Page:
Peer-to-Peer Learning by philanthropy

Jonas Langlois stops by the Chevron Tutoring Center whenever he needs and is assisted by excellent tutors made up of his engineering peers, like Kimberly Tanaka and Ian Sloop.
Jonas Langlois stops by the Chevron Tutoring Center whenever he needs and is assisted by excellent tutors made up of his engineering peers, like Kimberly Tanaka and Ian Sloop.

Engineering students benefit from Chevron Tutoring Center

By Trevor Stewart 

Jonas Langlois ’19 is an intelligent, ambitious student – he is double majoring in mechanical engineering and aerospace science and engineering – but he’s struggled with a few courses during his academic career. While enrolled in the Engineering 103 Fluid Mechanics course, Langlois was overwhelmed with the number of formulas he needed to memorize and was in danger of not passing the class. Then he discovered the Chevron Tutoring Center in Bainer Hall 2103. 

“After going to the center and getting one-on-one help from one of my peers, I was able to do much better in class,” Langlois said. “It really got me back on track.” 

The Chevron Tutoring Center launched in the 2016 winter quarter, by way of a generous donation from the Chevron Corporation. The center set out to offer in-house tutoring for courses with the intention of enhancing the learning experience for all students, both within the Mechanical and Aerospace Engineering department and beyond. The Chevron Tutoring Center partnered with the UC Davis Student Academic Success Center to hire and train a tutor for each individual course.  

Becoming a tutor

Kimberly Tanaka ’18, who is double-majoring in biomedical engineering and computer science and engineering, is the Engineering 105 Thermodynamics course tutor. Tanaka said she always helped friends figure out easy ways to solve problems and was inspired to become a tutor. Her favorite part of tutoring is seeing that moment when a student finally comes to understand a complex problem.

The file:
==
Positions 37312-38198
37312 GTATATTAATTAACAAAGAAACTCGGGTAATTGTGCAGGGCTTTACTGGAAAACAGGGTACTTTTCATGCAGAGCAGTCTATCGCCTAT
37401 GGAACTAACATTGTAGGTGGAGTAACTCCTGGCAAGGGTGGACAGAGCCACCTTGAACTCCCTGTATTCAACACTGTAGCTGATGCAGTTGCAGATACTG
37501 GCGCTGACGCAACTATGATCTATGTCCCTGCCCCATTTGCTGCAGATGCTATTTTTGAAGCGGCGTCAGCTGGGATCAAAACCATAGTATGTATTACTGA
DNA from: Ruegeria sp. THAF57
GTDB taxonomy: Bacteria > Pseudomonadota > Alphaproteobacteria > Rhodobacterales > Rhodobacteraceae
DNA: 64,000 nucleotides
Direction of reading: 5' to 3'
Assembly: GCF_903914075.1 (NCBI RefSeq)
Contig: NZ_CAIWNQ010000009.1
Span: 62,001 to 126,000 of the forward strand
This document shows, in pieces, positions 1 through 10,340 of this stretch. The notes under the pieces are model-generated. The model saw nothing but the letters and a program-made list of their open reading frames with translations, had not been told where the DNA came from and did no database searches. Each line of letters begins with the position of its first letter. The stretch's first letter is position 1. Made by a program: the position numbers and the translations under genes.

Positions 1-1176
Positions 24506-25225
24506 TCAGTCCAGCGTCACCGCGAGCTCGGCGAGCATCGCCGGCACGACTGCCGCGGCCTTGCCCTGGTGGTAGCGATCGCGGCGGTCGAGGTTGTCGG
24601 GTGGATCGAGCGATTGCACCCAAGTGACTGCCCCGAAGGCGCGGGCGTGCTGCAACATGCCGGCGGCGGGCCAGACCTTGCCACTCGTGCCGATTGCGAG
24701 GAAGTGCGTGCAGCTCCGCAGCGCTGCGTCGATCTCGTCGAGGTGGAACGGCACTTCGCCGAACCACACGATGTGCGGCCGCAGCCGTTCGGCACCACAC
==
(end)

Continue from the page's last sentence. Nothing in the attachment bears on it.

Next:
“Students often know what they’re doing when they come in, they just don’t know that they know what they’re doing,” she laughed. “As a tutor, I get to be there and help them talk themselves through the problem-solving process. I also help instill confidence in them by showing them they are on the right track to a solution.” 

Students who have done well in their respective classes are recruited by the center. The tutor applicants then give a tutoring demo using techniques that are best practices among tutoring programs. These demos, called job discussions, are scored, and the highest-rated tutors are hired to work in the program. 

Ian Sloop ’20, who is double-majoring in aerospace science and engineering and mechanical engineering, said many of the students he tutors for the Engineering 102 Dynamics course appreciate the one-on-one attention and relaxed environment. 

“It makes it less intimidating to have one of your peers helping you,” Sloop said. “When we do our jobs right – not talking over the students or micromanaging them, just simply serving as a resource for them, they learn a lot better.” 

Help when it’s needed most

Langlois said his favorite part about the Chevron Tutoring Center is the ability to be able to swing by anytime during the open hours, without needing an appointment. He is grateful for Chevron’s philanthropic support of the tutoring center.  

“The tutoring center has been a huge benefit to me,” Langlois said. “Doing well in my classes will help me attain my dream job working for NASA or Boeing.” 

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